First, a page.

Bob Gould, 2005

Questions on Green Left Weekly readership

Source: Ozleft, June 7, 2005
Proofreading, editing, mark-up: Steve Painter

Green Left Weekly discussion list, June 7, 2005

A general question for Peter Boyle, over and above factional and polemical considerations.

His report of the extraordinary number of hits on the Green Left site is encouraging from the point of view of socialist propaganda.

The World Socialist Web Site, which positioned itself early on the web, seems to get an even more spectacular response, and that’s also encouraging, in a general way, for socialists.

It’s an open secret that sales of printed socialist newspapers, including Green Left Weekly, are probably at an all-time low.

Personally, I’m inclined to favour persisting with print socialist newspapers as an agitational tool. From that point of view, despite political differences, the print edition of GLW is a considerable achievement.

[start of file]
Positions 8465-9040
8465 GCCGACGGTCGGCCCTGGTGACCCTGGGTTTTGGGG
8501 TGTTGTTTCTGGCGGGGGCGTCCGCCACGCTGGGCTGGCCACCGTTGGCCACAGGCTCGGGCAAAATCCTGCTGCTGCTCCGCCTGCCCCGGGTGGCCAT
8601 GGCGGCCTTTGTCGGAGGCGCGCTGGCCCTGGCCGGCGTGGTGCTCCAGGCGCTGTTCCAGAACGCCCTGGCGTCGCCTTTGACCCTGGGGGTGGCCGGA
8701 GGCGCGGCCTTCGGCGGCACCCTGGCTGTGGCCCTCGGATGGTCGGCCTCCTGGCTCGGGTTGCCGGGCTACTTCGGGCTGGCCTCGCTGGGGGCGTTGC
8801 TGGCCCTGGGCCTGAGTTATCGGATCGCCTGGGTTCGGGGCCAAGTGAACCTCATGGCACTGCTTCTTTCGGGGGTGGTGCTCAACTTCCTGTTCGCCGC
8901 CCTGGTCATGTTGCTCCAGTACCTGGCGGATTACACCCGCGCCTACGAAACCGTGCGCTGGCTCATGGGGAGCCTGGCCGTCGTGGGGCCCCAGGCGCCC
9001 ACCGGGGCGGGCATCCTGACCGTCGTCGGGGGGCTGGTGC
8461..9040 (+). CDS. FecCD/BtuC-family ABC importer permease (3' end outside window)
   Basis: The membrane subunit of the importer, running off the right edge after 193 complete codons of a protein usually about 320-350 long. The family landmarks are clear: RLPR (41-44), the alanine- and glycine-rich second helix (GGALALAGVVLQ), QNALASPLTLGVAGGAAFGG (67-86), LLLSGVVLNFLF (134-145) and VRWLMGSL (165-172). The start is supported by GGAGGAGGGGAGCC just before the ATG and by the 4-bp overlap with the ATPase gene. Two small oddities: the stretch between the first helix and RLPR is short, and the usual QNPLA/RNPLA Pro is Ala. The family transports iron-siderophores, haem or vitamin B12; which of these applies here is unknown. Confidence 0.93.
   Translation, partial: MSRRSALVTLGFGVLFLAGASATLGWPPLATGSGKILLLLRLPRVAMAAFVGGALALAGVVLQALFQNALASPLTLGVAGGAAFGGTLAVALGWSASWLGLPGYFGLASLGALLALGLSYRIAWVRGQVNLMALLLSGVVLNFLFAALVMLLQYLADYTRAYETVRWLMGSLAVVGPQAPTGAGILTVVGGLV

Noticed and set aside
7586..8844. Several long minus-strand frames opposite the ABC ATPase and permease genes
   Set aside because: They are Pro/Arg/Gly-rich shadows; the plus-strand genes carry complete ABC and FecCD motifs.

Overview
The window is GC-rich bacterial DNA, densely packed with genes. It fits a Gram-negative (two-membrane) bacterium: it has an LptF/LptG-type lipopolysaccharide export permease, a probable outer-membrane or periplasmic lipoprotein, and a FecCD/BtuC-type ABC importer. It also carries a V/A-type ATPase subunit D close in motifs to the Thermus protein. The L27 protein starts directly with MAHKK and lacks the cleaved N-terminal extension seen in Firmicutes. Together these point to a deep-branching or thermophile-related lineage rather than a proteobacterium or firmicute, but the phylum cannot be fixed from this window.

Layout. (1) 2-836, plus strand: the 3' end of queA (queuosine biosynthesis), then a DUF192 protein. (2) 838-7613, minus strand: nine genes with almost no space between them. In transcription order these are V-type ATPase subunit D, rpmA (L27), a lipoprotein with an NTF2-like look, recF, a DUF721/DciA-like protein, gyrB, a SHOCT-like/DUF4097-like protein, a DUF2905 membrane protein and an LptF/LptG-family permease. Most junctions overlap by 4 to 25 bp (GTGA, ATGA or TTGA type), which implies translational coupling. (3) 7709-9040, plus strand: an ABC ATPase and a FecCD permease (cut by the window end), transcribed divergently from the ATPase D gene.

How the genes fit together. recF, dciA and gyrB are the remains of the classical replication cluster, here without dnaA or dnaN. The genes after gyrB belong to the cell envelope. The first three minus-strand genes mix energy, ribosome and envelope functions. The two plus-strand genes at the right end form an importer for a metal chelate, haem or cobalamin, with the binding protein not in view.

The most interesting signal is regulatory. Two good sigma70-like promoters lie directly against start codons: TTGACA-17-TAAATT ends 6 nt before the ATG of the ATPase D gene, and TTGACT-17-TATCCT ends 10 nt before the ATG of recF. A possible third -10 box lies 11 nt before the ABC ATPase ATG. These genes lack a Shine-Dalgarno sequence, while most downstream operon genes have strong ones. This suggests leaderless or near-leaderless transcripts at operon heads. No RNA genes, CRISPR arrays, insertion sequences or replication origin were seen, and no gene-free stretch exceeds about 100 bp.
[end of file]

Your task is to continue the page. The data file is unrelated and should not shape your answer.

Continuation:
Nevertheless, the effort and cost of producing the paper is obviously considerable.

I wonder how, despite the large number of hits on radical web presences such as GLW, WSWS and others, it’s possible to generate enough finance on the web to cover the cost of up-to-the-minute coverage.

Joaquin Bustelo on Marxmail, for instance, seems to have a very expansive view of the possibilities of the web, but it seems we need an objective discussion of the issues and possibilities for socialists on the web, and what continuing utility printed socialist propaganda has as well.

I’m not convinced by Bustelo rubbishing the idea of printed socialist journals.

Our experience at Ozleft isn’t in the same league as the mainly agitational web presences of GLW and WSWS, but our experience is that even for a site that concentrates mostly on history and theory, the interest and access rate is going up rapidly.

This also has a bearing on printed magazine projects such as Seeing Red, Dissent, Arena, Overland and others.

One thing that Peter Boyle might gives us, if he doesn’t mind, is the raw figures as to how the hits on GLW break down between Australia and overseas.